The Live-Action Fullmetal Alchemist Movie Is Actually Good

By Cecilia D'Anastasio on at

Fullmetal Alchemist is an anime I often say has everything. There’s civil war and political intrigue. There’s a well-wrought alchemy system. There’s brotherly competition and young love. There’s killer fight scenes. There’s even all seven of the deadly sins, except they’re incarnate.

The Fullmetal Alchemist live-action movie was never going to have everything. It would be absurd to expect any director to gracefully condense 60-ish episodes of “everything” anime into a feature film acted by humans. Pushing that expectation aside, the live-action Fullmetal Alchemist is a satisfying approximation of the anime’s spirit and standout plotlines with some very impressive special effects. Sure, there’s stuff missing, and missing context is what will likely leave newcomers with lots of questions about what the hell the plot is and who the hell these characters are. It’s a movie for Fullmetal Alchemist fans, and, as a diehard fan, I left yesterday’s premiere at Anime NYC contented and a little emotional.

Fullmetal Alchemist, which releases in Japan 1st December, is a story about two brothers, Edward and Alphonse Elric, whose mother passed away when they were children. Their world is a place where alchemy—governed by a law of equivalent exchange—can instantly transmute stone into castles and iron into weapons. There are limits, though: transmuting a dead human into a live one is both impossible and unethical. Yet in a moment of desperation and dangerous insolence, Edward, who is a protege alchemist, decides to give it a go. The catastrophe that ensues costs Edward an arm and a leg and costs his brother his entire body. Edward quickly imprints Alphonse’s soul onto a nearby suit of armour, but the damage has been done. Their disastrous attempt at human transmutation spurs Edward’s quest to restore Alphonse’s body.

The young alchemist’s first step is to become a State Alchemist, which could help lead him to the potentially apocryphal Philosopher’s Stone. The legendary gem ignores alchemy’s law of equivalent exchange and could, perhaps, help Alphonse get his body back.

If you thought, Wow, that’s a lot, that’s just the anime’s first couple episodes. The live-action movie’s plot covers mama Elric’s death through the anime’s first arc, an arc that’s famous for its ability to make literally anybody sob. Two of the anime’s most tear-jerking plotlines are in there, and director Fumihiko Sori’s faithfulness to the anime definitely kept them tear-jerking. Tacked onto the end is a nonsensical but emotionally effective scene that strays pretty far from the anime.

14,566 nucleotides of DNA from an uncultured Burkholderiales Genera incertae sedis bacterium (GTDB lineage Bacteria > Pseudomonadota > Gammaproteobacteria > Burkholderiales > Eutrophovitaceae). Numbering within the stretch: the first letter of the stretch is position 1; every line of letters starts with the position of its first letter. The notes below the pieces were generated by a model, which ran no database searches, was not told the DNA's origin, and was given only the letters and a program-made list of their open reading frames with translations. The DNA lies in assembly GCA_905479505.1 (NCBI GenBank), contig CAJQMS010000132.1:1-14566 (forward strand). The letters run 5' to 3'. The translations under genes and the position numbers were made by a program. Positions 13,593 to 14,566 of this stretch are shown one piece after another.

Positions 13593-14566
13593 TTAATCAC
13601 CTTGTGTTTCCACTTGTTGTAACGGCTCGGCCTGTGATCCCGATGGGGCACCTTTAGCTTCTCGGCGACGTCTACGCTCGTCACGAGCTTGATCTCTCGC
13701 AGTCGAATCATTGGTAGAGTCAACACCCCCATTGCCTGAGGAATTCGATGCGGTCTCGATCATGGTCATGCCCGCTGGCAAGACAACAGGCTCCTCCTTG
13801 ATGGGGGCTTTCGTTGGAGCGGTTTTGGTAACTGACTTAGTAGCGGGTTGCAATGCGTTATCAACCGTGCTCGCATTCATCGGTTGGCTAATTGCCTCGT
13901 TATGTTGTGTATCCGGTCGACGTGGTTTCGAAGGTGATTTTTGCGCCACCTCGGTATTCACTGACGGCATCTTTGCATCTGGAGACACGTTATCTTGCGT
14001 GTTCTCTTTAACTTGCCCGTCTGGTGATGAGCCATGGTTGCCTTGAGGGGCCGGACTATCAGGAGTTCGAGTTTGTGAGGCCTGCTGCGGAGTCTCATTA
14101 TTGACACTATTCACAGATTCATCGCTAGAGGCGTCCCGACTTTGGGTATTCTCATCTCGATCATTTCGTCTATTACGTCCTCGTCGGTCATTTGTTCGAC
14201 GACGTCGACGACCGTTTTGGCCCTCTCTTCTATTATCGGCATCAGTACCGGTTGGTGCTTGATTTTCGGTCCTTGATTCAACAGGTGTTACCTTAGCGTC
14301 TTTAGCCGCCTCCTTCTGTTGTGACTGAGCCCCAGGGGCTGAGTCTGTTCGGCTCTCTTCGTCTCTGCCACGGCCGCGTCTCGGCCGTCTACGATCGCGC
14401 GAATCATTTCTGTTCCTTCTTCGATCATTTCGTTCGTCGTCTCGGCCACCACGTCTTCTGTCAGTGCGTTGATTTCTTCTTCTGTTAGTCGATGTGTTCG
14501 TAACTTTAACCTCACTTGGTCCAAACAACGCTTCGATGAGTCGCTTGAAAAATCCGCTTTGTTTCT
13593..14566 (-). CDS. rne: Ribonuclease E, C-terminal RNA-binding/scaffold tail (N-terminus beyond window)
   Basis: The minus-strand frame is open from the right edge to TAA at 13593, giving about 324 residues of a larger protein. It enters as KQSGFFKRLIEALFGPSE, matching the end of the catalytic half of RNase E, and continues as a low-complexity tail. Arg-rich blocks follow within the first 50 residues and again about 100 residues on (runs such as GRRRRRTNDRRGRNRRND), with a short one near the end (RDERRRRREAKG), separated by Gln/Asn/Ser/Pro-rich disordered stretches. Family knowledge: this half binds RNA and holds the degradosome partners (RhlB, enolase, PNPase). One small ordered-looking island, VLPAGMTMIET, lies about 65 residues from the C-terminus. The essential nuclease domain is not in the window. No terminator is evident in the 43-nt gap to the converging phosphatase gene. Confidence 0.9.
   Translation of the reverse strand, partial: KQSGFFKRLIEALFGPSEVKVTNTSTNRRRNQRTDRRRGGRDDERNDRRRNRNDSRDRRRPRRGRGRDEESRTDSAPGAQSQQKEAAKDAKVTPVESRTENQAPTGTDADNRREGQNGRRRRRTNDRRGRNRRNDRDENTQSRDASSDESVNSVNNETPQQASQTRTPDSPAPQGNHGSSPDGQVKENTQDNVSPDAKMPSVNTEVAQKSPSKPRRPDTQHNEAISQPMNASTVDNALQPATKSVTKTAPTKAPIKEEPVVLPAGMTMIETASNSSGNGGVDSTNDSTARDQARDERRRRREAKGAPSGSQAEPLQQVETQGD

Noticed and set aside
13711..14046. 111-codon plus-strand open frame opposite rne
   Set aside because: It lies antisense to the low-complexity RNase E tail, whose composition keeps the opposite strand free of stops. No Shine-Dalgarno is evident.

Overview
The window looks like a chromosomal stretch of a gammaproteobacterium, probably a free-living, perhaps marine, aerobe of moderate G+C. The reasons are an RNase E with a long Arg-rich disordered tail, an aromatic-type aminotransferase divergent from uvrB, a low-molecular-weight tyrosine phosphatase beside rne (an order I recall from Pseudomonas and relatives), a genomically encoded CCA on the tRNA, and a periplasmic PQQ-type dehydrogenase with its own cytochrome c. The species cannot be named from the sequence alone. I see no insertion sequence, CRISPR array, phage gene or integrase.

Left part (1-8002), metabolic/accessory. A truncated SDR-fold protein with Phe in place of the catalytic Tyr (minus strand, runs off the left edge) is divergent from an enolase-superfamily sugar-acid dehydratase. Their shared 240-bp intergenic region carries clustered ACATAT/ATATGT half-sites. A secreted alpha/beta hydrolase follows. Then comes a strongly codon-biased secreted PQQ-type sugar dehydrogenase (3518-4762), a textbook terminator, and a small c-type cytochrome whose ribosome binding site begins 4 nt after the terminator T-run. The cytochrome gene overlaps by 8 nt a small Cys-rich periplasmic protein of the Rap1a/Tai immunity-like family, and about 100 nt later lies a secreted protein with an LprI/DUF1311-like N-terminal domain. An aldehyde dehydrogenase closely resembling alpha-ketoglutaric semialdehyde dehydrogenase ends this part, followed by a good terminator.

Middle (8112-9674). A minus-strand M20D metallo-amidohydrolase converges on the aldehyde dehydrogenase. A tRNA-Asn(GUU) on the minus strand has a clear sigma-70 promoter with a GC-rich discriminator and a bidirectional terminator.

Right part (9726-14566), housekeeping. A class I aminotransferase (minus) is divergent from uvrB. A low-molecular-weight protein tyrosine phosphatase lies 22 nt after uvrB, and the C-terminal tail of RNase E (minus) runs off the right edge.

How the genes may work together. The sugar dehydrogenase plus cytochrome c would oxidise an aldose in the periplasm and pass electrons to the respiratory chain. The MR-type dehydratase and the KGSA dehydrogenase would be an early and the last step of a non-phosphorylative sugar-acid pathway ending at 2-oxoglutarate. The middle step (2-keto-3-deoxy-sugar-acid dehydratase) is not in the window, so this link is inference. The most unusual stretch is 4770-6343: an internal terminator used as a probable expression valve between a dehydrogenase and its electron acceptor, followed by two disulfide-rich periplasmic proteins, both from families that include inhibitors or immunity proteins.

Sori’s casting choices are exquisite, despite his own misgivings about commissioning a Japanese cast to act out a story set in Europe. Ryôsuke Yamada, who plays Edward, is perfect parts hot-headed, emotional and self-depreciating. Yamada’s acting does well smoothing out the contractions in Edward’s character, in part because he leans into Edward’s intensity. Also of note were Dean Fujioka, who plays the morally ambiguous general Roy Mustang; Ryûta Satô, who plays the beloved and mirthful officer Maes Hughes; and Yasuko Matsuyuki, who plays the sociopathic monster Lust. I was surprised by how well the actors summoned their anime counterparts’ spirit without—for the most part—compromising nuance or distracting me with over-acting. I was also surprised by how often Fullmetal Alchemist made me laugh.

Overall, Fullmetal Alchemist’s special effects were spectacular. One consistently pleasant surprise throughout the movie’s length was how well-animated Alphonse’s suit of armour is. It fights with the same impossible speed as it does in the anime and never feels hollow of humanity. Roy Mustang’s fire alchemy looks killer. The debris of Edward’s signature town-destroying fighting style feels substantial. The seven deadly sins incarnate—referred to as homunculi—are otherworldly terrifying (minus one or two small moments where the special effects falter).

Fans will have issues with how the movie elides crucial context and some of the anime’s best characters (especially the heroic Major Armstrong). As I said, there was only so much time for a director to express the anime’s long-brewing undertones and nuances, but certainly there could have been a better way to explain key plot points like what philosopher’s stones do, who state alchemists are, what “Central” is, what the Ishval Civil War was and what Homunculi are. Often, characters’ motives for important actions were weak—especially the Homuncili’s and General Hakuro’s—and toward the movie’s end, plotlines frayed.

Also, although Fullmetal Alchemist’s first fight scene is a 10/10, the high-adrenaline and beautifully choreographed fighting the anime is known for isn’t reflected much in the live-action movie.

Adapting such a sprawling and beloved anime to the big screen is an ambitious feat, and given what’s possible, Fullmetal Alchemist turned out great. It was never going to replace one of the greatest anime series of all time, but it is a reverent and wildly fun supplement to it.

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